• Furthermore, we used a mathematical model to determine frequency of relapse detection and median time from detection of minimal residual disease to hematologic relapse as a function of sampling interval length.
  • For example, to obtain a relapse detection fraction of 90% and a median time of 60 days, blood sampling every sixth month should be performed for CBFB-MYH11 leukemias.
  • By contrast, in NPM1c(+)/FLT3-ITD(-), NPM1c(+)/FLT3-ITD(+), RUNX1-RUNX1T1, and PML-RARA leukemias, bone marrow sampling is necessary every sixth, fourth, and fourth and second month, respectively.
  • These data carry important implications for the development of optimal RQ-PCR monitoring schedules suitable for evaluation of minimal residual disease-directed therapies in future clinical trials.
  • [MeSH-major] Biomarkers, Tumor / biosynthesis. Core Binding Factor Alpha 2 Subunit / biosynthesis. Core Binding Factor beta Subunit / biosynthesis. Gene Expression Regulation, Leukemic. Leukemia, Myeloid, Acute / metabolism. Myosin Heavy Chains / biosynthesis. Nuclear Proteins / biosynthesis. Oncogene Proteins, Fusion / biosynthesis
  • [MeSH-minor] Bone Marrow / metabolism. Female. Humans. Kinetics. Male. Monitoring, Physiologic / methods. Neoplasm, Residual. Recurrence. Retrospective Studies. Time Factors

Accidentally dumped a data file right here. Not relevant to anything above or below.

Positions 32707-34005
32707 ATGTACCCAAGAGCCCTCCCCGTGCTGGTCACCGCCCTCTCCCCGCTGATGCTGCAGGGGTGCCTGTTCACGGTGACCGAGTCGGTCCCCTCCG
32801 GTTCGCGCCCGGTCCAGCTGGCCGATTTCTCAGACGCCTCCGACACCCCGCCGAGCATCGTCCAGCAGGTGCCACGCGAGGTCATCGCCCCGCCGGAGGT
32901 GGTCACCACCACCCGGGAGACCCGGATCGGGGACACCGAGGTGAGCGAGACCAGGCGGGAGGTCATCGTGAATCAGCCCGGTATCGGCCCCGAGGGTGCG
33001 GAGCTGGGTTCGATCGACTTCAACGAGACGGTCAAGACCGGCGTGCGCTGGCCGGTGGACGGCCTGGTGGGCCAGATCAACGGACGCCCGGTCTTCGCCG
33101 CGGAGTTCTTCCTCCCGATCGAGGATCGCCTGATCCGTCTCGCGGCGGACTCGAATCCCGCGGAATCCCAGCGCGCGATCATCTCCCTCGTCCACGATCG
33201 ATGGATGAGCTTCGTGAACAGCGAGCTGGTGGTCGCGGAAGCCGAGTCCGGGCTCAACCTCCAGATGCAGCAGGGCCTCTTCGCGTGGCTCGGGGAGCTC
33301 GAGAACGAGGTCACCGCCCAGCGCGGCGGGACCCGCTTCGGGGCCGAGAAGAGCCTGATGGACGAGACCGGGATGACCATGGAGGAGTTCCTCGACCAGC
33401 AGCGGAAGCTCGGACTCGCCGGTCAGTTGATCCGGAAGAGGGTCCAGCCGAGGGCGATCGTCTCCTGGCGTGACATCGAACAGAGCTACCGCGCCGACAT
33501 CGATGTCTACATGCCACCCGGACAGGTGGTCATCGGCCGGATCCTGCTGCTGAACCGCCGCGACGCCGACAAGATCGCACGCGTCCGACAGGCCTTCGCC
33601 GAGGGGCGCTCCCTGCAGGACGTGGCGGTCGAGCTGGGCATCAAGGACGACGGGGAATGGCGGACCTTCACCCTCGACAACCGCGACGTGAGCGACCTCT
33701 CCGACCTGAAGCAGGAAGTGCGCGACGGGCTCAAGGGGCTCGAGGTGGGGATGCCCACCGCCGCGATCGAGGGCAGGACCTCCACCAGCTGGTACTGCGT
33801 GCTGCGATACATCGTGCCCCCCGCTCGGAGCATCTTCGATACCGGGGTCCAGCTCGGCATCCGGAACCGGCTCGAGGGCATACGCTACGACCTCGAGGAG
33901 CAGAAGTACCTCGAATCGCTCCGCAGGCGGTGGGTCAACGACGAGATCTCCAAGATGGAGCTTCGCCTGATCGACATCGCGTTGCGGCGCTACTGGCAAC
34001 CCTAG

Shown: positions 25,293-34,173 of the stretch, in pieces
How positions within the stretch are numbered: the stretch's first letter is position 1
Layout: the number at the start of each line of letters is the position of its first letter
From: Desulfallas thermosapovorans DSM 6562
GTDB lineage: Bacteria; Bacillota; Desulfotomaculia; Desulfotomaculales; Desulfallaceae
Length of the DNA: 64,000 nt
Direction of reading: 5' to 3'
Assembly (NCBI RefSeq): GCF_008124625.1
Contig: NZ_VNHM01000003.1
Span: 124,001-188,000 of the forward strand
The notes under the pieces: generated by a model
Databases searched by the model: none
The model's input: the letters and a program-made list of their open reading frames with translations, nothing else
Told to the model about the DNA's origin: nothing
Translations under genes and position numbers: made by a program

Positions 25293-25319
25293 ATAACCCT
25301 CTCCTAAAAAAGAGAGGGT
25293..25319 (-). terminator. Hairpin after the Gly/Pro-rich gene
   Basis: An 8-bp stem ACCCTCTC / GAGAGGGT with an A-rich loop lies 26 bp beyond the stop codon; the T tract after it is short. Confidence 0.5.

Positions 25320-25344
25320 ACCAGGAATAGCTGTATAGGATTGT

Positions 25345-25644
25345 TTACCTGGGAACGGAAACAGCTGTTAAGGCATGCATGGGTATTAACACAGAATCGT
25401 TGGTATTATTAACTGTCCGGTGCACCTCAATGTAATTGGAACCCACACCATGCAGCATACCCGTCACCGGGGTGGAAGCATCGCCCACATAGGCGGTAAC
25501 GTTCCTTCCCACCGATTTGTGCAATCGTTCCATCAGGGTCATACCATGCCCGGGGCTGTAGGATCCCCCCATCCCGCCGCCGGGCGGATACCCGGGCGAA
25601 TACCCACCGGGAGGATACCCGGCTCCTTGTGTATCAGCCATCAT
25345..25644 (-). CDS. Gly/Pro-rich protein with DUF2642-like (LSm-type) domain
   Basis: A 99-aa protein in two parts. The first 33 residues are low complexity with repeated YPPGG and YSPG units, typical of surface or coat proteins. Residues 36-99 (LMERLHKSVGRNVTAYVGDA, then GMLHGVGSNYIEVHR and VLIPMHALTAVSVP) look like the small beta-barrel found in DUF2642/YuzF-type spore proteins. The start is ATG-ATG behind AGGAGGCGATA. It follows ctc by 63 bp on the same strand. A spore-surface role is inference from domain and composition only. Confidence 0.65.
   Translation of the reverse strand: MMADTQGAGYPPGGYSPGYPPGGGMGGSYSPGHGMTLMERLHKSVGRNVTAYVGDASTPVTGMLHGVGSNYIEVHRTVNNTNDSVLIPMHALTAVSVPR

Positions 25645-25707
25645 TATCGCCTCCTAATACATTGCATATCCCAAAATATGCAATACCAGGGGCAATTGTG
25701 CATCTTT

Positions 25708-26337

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  • (PMID = 19901261.001).
  • [ISSN] 1528-0020
  • [Journal-full-title] Blood
  • [ISO-abbreviation] Blood
  • [Language] eng
  • [Publication-type] Journal Article; Research Support, Non-U.S. Gov't
  • [Publication-country] United States
  • [Chemical-registry-number] 0 / AML1-ETO fusion protein, human; 0 / Biomarkers, Tumor; 0 / CBFB protein, human; 0 / Core Binding Factor Alpha 2 Subunit; 0 / Core Binding Factor beta Subunit; 0 / MYH11 protein, human; 0 / Nuclear Proteins; 0 / Oncogene Proteins, Fusion; 0 / promyelocytic leukemia-retinoic acid receptor alpha fusion oncoprotein; 117896-08-9 / nucleophosmin; EC 3.6.4.1 / Myosin Heavy Chains
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21. Berentsen S, Beiske K, Tjønnfjord GE: Primary chronic cold agglutinin disease: an update on pathogenesis, clinical features and therapy. Hematology; 2007 Oct;12(5):361-70
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  • [Title] Primary chronic cold agglutinin disease: an update on pathogenesis, clinical features and therapy.
  • Chronic cold agglutinin disease (CAD) is a subgroup of autoimmune hemolytic anemia.
  • Primary CAD has traditionally been defined by the absence of any underlying or associated disease.
  • The results of therapy with corticosteroids, alkylating agents and interferon-alpha have been poor.
  • Cold reactive immunoglobulins against erythrocyte surface antigens are essential to pathogenesis of CAD.
  • These cold agglutinins are monoclonal, usually IgMkappa autoantibodies with heavy chain variable regions encoded by the V(H)4-34 gene segment.
  • By flowcytometric and immunohistochemical assessments, a monoclonal CD20+kappa+B-lymphocyte population has been demonstrated in the bone marrow of 90% of the patients, and lymphoplasmacytic lymphoma is a frequent finding.
  • Novel attempts at treatment for primary CAD have mostly been directed against the clonal B-lymphocytes.
  • Phase 2 studies have shown that therapy with the chimeric anti-CD20 antibody rituximab produced partial response rates of more than 50% and occasional complete responses.
  • In this review, we discuss the clinical and pathogenetic features of primary CAD, emphasizing the more recent data on its close association with clonal lymphoproliferative bone marrow disorders and implications for therapy.